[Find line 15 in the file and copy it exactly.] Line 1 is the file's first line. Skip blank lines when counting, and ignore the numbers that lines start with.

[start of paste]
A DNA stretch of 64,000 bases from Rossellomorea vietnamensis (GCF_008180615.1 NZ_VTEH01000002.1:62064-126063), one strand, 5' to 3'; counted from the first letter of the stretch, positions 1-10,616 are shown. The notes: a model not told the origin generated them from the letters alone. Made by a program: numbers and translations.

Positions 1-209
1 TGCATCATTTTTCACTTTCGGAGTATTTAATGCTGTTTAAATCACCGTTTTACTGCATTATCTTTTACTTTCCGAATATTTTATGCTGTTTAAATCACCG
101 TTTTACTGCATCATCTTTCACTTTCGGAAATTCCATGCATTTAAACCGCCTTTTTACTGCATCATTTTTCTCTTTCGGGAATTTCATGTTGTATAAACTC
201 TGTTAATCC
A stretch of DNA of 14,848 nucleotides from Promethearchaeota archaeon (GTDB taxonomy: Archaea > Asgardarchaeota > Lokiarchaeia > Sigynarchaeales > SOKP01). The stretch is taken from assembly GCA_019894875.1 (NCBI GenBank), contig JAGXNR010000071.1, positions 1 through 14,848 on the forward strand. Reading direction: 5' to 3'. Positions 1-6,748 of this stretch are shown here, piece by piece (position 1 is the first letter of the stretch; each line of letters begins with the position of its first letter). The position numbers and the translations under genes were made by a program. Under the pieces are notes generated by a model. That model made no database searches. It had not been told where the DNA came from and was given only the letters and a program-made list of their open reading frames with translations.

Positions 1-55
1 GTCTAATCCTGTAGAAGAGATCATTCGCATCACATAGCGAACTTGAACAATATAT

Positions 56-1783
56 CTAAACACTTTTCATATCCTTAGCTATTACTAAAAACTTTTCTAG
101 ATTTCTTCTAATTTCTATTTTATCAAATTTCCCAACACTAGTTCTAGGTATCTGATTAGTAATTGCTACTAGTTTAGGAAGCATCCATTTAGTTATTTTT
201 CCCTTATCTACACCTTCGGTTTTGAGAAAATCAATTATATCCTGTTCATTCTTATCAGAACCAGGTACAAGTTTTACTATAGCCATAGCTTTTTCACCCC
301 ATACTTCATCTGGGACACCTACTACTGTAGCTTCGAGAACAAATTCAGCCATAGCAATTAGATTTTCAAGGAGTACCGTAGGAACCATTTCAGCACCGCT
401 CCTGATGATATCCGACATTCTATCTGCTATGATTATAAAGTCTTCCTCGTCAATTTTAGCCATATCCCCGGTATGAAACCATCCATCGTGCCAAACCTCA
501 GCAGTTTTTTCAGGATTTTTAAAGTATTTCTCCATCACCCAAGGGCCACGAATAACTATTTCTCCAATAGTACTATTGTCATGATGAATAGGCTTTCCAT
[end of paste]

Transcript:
501 GCAGTTTTTTCAGGATTTTTAAAGTATTTCTCCATCACCCAAGGGCCACGAATAACTATTTCTCCAATAGTACTATTGTCATGATGAATAGGCTTTCCAT